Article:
Monday, November 9, 2009

Perspectives on a Poultry Harvest: Bill E.

The chickens were ripe for the plucking, and my good friend Ezekiel Mossback was feeling opportunistic. He raises poultry out in Hoosierland, and he needed my help with the slaughter, scalding, plucking and gutting. They say "Early to bed and early to rise makes Bill E. a pre-loader at UPS and very tired", but I made the trek out to Ezekiel's homestead last Friday night for a Saturday Poultry Harvest. Steve's owner Lucas met me out there. It should also be noted that the Willig Matron lent us her artful plucking services for the day.

The day began with what will be forever immortalized (I know that's redundant, but the point needs to be made) as the "Traffic Cone Fiasco", or TCF. For slaughter, the chickens are placed headfirst into upside down sawed-off traffic cones. I had been telling Zeke that his plans for suspending them by taping them to the barn posts would be fruitless, but his country folk stubbornness would not mind my city-slicker attitude. He kept insisting that things be done "the old farm way" and that he was not about to ditch 300+ years of Mossback farming tradition on account of some hokey dude from the 'burbs. But when the pole-taped cone was squeezed too hard to allow a single chicken head through, he begrudgingly allowed me to go with my brilliant idea: a pair of 2-by-4's strung between the barn poles between which the traffic cones could snuggly nestle. I spend so much time on this anecdote because it was really only meaningful contribution I made the whole day.

I caught a few chickens with Z-Moss and wheeled them back to the farmhouse, where I pondered the wonders of man-made technology (redundant again) as I watched something called the "Plucker 3000" skillfully remove the feathers from a freshly dead bird and give Ezekiel a half-way decent backrub.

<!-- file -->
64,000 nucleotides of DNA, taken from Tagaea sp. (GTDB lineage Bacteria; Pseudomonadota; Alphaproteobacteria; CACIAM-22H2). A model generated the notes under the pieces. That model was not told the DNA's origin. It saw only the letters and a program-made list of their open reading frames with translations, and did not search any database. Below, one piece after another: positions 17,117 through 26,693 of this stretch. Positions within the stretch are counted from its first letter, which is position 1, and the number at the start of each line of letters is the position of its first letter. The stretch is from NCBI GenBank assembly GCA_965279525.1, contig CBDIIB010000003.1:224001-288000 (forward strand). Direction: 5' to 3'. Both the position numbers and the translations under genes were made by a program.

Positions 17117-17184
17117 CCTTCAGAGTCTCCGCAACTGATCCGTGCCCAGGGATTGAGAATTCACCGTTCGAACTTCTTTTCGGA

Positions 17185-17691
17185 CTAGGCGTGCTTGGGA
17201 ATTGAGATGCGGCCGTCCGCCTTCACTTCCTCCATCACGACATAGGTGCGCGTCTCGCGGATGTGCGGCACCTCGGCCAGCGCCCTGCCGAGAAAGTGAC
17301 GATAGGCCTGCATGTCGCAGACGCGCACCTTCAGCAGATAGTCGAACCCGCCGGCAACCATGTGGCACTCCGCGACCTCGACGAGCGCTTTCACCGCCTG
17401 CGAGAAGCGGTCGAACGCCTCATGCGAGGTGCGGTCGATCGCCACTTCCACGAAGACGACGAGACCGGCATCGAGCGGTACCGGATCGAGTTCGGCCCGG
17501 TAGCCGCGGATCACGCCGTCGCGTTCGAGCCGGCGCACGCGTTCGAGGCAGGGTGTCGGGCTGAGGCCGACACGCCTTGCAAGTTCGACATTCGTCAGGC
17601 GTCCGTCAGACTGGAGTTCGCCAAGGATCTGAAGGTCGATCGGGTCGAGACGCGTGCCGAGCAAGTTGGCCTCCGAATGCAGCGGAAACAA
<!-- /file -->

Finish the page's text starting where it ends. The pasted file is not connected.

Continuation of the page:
It could have been my destiny to slaughter chickens that day, but I instead chose what I am going to call "Ignorant Manifest Destiny" or IMD, and decided to help gut the chickens.

As I leaned over a sink with a sage Mossback elder for upwards of the next 9 hours, severing chicken legs and pulling off their heads, scraping my fingernails into their putrid innards, hoping that a stray squeeze on my part didn't cause some leftover excrement to sputter out of their anii and listening to Lucas spew a variety of oaths whilst trying to coerce the scalding water to EXACTLY 145 degrees, I reflected that it is indeed natural for the human to work. Not in the Communist sense of Marx, but in the Christian sense in imitation of St. Joseph. Work in this context is not the telos of man but the result of love, which is man's true telos. I also reflected on how long it would be before I could bring myself to eat chicken again.

Actually, it was today, when I ate a chicken patty sandwich at school. Though it was a processed mess with no resemblance to the wholesome free-range meat of Mossback's farm, it was the first step on the journey back to enjoying chicken.

That night, Sage Elder Mossback took us to eat at the local tavern in appreciation for the help. Actually, he was just really hungry and too tired to cook. None of us ordered any chicken. I was effectively asleep before the meal was finished and we drove back. In lieu of our usual night of Mossback Music, I dreamt of a local bishop playing "The Night they Drove Old Dixie Down" on the piano for the entrance song at a mass to make a facetious point about good liturgical music. I blame the poultry.

Needless to say, I have baited my breath for the summer poultry harvest. Give Mossback a ring on the tele for the finest free-range chickens east of the Mississippi.

1 comment:

  1. Weren't there any swing sets to hang them chickens on? Can you get your mother one?